Smith met his wife Pauline when he was only 21 years of age. By this time, he had been managing the shop for three years. His soon-to-be wife worked at a nearby college teaching about fashion. “Because I have lots of stability at home, I’m not searching for anything. I don’t feel the need to go to the private views and kissy, kissy parties. It doesn’t appeal to me,” he says about being married to the love of his life and how it helps him as a businessman.
The Paul Smith brand may be considered a high-end label, but Smith has his own definition of luxury. “The privilege of freedom is luxury to me. The privilege of silence and being able to make your own decisions is luxury to me,” he said. “I have a love of life. I’m not motivated by money, just the joy of life. The joy of touch, conversation, the joy of emotion and obviously it is very nice to be successful as well,” he added.
His first items for the Paul Smith brand were suits of course. The suits were designed to be worn to funerals, weddings or a job interview. By the 1980s when Smith worked with Armani, he began to shift the style to a softer look that could be worn for different occasions. Even though their options expanded, Smith was not in a hurry to open up shops everywhere. When other brands would open five stores a year, he would open only two. His tactic was to do it slow and not push, which he says has helped him stay in the game. Also, quality of his product.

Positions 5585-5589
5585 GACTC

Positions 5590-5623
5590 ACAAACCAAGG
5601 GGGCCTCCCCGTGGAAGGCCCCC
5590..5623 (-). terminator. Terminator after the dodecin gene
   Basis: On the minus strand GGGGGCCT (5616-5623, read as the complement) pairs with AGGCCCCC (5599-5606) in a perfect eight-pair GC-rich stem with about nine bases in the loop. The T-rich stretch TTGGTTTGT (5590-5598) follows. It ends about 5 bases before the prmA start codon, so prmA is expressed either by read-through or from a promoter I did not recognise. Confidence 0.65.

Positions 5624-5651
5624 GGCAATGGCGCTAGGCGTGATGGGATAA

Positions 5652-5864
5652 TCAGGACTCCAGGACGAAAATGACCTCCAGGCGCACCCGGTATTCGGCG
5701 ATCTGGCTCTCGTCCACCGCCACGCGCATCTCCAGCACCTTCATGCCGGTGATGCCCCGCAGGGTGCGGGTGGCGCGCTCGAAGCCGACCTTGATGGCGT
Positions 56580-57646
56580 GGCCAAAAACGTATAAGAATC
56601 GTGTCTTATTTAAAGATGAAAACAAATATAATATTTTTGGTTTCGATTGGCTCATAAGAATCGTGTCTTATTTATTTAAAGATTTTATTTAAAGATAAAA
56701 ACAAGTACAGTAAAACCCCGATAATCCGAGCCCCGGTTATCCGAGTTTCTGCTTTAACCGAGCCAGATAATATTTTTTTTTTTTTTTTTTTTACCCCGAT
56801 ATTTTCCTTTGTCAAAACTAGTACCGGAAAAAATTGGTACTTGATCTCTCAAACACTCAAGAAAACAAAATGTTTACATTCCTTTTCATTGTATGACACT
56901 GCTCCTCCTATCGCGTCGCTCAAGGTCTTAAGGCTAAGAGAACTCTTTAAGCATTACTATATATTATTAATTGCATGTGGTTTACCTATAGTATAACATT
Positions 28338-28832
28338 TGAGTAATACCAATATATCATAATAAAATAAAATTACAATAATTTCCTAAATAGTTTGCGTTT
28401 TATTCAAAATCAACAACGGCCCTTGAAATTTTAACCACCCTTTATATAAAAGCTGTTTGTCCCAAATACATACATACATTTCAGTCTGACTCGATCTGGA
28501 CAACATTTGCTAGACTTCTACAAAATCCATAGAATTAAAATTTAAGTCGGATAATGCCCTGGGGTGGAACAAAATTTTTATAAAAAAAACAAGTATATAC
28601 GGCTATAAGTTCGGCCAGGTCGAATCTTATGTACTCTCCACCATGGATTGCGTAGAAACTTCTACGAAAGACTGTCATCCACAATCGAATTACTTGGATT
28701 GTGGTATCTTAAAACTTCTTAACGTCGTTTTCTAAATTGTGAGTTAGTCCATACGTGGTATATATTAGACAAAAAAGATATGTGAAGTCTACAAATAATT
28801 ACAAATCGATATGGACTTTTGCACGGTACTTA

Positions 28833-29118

“It’s always been very wearable,” he said. “Paul Smith has always been about character and individuality,” he explained. He noted some designers are more creative than his brand but lack on quality. He does encourage new designers to have a point of view. “The key to creativity is spontaneity. You just got to go for it. By the time you deliberate, someone who is in the fast lane will overtake you,” he said.